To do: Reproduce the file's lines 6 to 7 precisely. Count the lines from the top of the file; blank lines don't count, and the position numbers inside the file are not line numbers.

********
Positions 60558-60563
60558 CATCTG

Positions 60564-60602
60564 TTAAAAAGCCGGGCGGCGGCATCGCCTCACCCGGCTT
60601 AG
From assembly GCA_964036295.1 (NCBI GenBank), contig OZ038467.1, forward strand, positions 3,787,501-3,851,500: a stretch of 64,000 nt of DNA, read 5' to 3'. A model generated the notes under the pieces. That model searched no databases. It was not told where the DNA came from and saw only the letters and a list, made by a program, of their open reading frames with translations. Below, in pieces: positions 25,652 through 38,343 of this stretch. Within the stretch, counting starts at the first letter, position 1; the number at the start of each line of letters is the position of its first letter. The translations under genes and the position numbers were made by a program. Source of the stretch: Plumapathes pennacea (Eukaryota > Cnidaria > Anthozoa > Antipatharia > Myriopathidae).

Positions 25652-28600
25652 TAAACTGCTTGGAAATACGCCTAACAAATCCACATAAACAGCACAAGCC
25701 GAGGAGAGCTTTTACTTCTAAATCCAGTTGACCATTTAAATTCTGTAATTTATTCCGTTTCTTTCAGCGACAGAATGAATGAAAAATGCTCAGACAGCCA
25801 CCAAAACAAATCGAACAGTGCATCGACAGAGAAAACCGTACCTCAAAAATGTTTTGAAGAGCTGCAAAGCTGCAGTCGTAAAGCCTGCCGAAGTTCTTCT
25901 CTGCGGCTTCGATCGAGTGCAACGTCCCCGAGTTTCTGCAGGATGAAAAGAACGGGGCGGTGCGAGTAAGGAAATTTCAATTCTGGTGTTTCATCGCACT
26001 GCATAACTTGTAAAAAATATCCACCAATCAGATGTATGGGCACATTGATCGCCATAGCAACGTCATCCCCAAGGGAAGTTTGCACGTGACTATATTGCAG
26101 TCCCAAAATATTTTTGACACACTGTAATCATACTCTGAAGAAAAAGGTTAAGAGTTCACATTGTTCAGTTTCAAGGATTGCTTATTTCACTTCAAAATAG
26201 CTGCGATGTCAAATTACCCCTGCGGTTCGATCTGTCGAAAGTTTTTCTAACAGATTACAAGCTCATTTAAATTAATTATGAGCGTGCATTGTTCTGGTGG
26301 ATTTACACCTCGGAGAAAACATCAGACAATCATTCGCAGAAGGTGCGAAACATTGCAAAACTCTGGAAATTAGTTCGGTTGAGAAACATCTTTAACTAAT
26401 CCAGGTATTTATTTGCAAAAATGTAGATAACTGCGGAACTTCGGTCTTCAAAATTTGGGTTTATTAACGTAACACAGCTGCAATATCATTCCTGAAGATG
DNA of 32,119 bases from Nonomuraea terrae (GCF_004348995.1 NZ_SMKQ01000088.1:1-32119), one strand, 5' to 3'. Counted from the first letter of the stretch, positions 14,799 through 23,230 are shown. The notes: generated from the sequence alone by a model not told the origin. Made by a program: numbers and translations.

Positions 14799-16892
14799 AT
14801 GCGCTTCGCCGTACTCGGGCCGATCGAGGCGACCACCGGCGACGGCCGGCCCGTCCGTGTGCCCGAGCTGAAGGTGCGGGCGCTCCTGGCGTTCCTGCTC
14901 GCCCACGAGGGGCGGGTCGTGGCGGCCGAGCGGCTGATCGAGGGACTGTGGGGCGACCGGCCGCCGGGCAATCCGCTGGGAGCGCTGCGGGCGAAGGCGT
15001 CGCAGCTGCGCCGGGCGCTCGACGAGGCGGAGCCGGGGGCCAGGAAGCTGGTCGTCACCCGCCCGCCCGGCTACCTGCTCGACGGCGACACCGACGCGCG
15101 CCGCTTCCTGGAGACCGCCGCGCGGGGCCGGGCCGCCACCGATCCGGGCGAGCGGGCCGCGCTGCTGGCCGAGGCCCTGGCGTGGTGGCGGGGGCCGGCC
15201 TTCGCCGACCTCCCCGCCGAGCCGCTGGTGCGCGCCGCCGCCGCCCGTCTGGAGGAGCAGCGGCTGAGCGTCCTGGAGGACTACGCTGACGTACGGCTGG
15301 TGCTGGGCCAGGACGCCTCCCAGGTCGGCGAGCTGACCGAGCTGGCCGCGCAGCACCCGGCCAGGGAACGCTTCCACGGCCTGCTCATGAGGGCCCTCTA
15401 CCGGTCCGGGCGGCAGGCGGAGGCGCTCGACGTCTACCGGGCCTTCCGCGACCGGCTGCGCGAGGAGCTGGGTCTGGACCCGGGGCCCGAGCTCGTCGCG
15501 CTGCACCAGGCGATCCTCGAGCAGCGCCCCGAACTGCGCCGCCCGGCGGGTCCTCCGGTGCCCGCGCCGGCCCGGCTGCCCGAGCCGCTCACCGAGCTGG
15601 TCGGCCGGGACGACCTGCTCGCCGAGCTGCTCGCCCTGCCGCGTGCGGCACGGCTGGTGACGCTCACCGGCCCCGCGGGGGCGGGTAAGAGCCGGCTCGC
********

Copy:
From assembly GCA_964036295.1 (NCBI GenBank), contig OZ038467.1, forward strand, positions 3,787,501-3,851,500: a stretch of 64,000 nt of DNA, read 5' to 3'. A model generated the notes under the pieces. That model searched no databases. It was not told where the DNA came from and saw only the letters and a list, made by a program, of their open reading frames with translations. Below, in pieces: positions 25,652 through 38,343 of this stretch. Within the stretch, counting starts at the first letter, position 1; the number at the start of each line of letters is the position of its first letter. The translations under genes and the position numbers were made by a program. Source of the stretch: Plumapathes pennacea (Eukaryota > Cnidaria > Anthozoa > Antipatharia > Myriopathidae).

Positions 25652-28600